• The label states the rum derives from the Single Wooden Pot Still – but that’s not the Enmore (which is the “filing cabinet” shaped wooden coffey continuous still) but the Versailles.  Luca has confirmed elsewhere that it is Versailles (which means the label is a misprint), and I’ve been told that several of the 1988s share this confusion…which likely arose because while this still originated in Versailles, it was moved variously to Enmore and Uitvlugt, before finding its final home in Diamond (DDL Website)
  • The translation of the Italian on the back label notes that the rum is aged in Europe (continental).
Mar 212018
 

 

#499

Velier’s 1997 Port Mourant expression announces its presence with the sort of growling distant rumble of an approaching storm system, igniting emotions of awe and amazement (and maybe fear) in the unwary.  It’s 65.7% of fast-moving badass, blasting into a tasting session with F5 force, flinging not just bags but whole truckloads of flavour into your face.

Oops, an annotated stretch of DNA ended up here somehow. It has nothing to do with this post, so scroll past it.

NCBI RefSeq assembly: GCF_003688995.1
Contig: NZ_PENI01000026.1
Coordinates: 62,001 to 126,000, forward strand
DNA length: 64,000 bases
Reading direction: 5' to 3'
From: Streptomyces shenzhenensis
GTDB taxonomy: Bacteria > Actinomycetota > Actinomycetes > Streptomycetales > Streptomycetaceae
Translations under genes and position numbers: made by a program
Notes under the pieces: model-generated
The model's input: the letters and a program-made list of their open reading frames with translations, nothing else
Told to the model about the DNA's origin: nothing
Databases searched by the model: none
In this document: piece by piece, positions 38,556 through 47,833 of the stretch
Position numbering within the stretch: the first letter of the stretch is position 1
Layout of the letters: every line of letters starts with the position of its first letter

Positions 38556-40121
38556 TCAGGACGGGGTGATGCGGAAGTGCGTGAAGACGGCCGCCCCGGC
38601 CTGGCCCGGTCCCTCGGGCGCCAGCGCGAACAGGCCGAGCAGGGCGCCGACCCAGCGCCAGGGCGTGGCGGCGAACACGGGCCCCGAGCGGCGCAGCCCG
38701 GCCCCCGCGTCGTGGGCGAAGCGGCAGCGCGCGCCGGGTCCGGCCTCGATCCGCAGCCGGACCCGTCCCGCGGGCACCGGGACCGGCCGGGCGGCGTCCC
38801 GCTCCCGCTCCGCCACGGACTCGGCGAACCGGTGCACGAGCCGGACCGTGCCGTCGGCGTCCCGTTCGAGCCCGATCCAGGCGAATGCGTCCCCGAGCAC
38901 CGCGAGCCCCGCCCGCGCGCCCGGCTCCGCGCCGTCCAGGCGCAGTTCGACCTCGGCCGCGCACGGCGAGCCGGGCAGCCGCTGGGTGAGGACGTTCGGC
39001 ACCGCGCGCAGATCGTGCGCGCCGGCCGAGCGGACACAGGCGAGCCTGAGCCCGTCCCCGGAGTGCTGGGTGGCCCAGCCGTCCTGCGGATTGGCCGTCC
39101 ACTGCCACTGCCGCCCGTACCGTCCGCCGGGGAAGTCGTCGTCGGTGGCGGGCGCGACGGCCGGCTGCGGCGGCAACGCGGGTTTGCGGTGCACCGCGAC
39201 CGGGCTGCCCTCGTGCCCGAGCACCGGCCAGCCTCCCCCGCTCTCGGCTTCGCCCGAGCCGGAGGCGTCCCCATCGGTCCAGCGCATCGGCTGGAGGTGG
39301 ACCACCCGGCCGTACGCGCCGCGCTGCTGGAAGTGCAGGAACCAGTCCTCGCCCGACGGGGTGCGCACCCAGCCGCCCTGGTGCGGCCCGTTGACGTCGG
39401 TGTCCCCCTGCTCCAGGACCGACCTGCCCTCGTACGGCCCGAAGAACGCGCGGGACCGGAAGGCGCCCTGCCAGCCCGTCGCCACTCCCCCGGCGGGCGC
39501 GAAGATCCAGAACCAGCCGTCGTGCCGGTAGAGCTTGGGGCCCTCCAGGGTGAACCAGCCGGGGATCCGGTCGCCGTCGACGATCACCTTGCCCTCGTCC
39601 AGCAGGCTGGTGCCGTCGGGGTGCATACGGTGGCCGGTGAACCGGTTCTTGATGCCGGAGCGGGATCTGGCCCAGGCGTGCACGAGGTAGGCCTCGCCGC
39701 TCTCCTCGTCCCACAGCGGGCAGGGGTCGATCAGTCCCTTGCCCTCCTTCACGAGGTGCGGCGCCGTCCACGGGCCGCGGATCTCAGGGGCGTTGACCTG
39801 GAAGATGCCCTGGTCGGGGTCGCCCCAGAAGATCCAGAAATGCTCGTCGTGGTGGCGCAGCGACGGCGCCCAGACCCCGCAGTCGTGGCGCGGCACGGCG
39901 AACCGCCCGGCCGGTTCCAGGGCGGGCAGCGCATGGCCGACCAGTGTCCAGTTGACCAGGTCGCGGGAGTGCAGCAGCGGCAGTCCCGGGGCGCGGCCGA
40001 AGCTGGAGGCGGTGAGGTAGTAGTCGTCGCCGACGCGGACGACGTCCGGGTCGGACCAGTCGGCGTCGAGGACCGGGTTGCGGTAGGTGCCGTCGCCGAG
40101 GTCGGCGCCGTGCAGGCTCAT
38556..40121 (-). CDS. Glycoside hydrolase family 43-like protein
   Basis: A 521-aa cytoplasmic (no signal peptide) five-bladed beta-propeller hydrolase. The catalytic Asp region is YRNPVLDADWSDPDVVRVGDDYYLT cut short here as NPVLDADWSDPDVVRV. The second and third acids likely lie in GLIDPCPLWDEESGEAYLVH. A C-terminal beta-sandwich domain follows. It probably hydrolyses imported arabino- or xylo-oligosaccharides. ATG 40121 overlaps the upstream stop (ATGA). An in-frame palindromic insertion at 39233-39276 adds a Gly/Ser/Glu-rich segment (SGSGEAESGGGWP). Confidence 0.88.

You think I’m making this up for effect, right?  Nope. The nose, right from the start, even when just cracking the bottle, is ragingly powerful, shot through with lightning flashes of licorice, blueberries, blackberries, off-colour bananas, citrus, pineapple slices in syrup.  And as if that wasn’t enough, it apparently decided to include sheeting rainstorms of anise, coffee, cinnamon, ginger, nutmeg…just because, y’know, they were there and it could. It was heavy, but not too much, and it made me think that while the ester-laden Savanna HERR or Hampdens and Worth Parks have similarly intense aromas (however unique to themselves), the darker heavier notes from Port Mourant definitely have their place as well.

Photo courtesy of Barrel Aged Mind